WHO-led team in Wuhan visit hospital that treated early Covid cases

Members of the WHO team leave the Jade Boutique hotel after their mandatory 14-day quarantine, Jan 28, 2021. PHOTO: EPA-EFE

GENEVA (REUTERS) - A World Health Organisation-led team of experts investigating the origins of Covid-19 on Friday (Jan 29) visited a hospital in the Chinese city of Wuhan that was one of the first to treat patients in the early days of the outbreak.

After meeting with Chinese scientists earlier in the day, the team went to the Hubei Provincial Hospital of Integrated Chinese and Western Medicine.

Dr Zhang Jixian, director of the hospital's department of respiratory and critical care, has been cited by state media as the first to report the novel coronavirus, after treating an elderly couple in late 2019 whose CT scans showed differences from typical pneumonia.

The WHO-led team was released from two weeks of quarantine on Thursday. It plans to visit labs, markets and hospitals during its remaining two weeks in Wuhan, where the coronavirus was first identified in late 2019.

"First face to face meeting with our colleagues. Correction: facemask to facemask given the medical restrictions. Discussing our visiting programme," Dr Marion Koopmans, a virologist at Erasmus University Medical Centre in the Netherlands, tweeted on Friday.

"China teamleader prof Wannian joking about some technical glitches. Nice to see our colleagues after lengthy zoom meetings," she said.

While an exact itinerary has not been announced, the WHO has said the team plans to visit the seafood market at the centre of the early outbreak as well as the Wuhan Institute of Virology.

One hypothesis, rejected by China, is that the outbreak was caused by a leak at the government lab.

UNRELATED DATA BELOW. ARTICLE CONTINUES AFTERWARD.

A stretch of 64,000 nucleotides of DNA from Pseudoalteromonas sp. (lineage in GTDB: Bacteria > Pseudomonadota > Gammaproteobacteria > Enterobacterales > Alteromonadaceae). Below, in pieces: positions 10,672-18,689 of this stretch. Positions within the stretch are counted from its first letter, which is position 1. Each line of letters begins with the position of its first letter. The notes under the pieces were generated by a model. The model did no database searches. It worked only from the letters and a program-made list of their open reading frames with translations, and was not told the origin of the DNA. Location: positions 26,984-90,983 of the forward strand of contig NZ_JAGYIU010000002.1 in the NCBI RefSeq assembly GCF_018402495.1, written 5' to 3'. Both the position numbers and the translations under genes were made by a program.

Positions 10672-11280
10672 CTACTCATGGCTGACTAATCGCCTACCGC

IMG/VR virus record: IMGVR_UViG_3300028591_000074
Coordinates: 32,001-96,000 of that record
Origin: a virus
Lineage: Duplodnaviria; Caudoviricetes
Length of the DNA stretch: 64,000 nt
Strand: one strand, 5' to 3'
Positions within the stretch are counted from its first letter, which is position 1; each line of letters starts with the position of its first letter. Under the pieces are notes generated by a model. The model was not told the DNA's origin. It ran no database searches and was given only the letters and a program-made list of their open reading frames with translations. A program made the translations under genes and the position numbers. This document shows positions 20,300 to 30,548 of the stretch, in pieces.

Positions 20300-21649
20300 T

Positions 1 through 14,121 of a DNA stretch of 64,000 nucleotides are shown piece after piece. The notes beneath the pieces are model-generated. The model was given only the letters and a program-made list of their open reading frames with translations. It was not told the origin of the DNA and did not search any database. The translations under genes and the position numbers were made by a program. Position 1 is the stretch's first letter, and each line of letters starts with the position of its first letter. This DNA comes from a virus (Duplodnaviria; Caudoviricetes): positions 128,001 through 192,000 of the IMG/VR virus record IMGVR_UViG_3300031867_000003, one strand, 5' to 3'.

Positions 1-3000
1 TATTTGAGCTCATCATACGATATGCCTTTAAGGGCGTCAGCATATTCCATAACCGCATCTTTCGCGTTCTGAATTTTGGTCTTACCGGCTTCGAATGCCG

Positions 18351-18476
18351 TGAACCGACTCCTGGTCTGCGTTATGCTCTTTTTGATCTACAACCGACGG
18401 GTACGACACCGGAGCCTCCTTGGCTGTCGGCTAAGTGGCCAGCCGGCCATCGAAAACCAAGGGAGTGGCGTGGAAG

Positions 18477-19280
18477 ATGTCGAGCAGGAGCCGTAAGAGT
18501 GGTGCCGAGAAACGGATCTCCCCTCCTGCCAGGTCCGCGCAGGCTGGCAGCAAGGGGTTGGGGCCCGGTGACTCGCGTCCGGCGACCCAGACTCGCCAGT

The WHO-led probe in Wuhan has been plagued by delays, concern over access and bickering between China and the United States, which accused China of hiding the extent of the initial outbreak and criticised the terms of the visit, under which Chinese experts conducted the first phase of research.

The WHO has sought to manage expectations.

"There are no guarantees of answers," its emergency chief Mike Ryan, said this month.

"It is important to remember that the success of this mission and origin-tracing is 100% depending on access to the relevant sources," Dr Thea Fischer, a Danish member of the team, told Reuters on Thursday.

"No matter how competent we are, how hard we work and how many stones we try to turn, this can only be possible with the support from China."

The origin of Covid-19 has been highly politicised.

The investigating team had been set to arrive in Wuhan earlier in January, and China's delay of their visit drew rare public criticism from the head of the WHO, which former US President Donald Trump accused of being "China-centric".

A Chinese foreign ministry spokesman Zhao Lijian, said on Friday that WHO and Chinese experts were working together to trace the origin of the virus, but stressed that the mission was not a probe.

"It is part of a global research, not an investigation," Mr Zhao told a regular news conference in Beijing.

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A team of investigators working on behalf of the World Health Organisation visited on Wednesday a major virus research laboratory in China's central city of Wuhan.

China has pushed the idea that the virus existed abroad before it was discovered in Wuhan, with state media citing the presence of the virus on imported frozen food packaging and scientific papers saying it had been circulating in Europe in 2019.

China's foreign ministry has also hinted that the sudden closure of a US army laboratory at Fort Detrick in Maryland in July 2019 was linked to the pandemic.

"At the early stage in China, it was a burden particularly for Wuhan people when everyone was calling it a Wuhan virus, which was humiliating," said Mr Yang You, a 30-year-old Wuhan resident. "If it could be traced to the source clearly, in my opinion, it could clear either China's or Wuhan's name."

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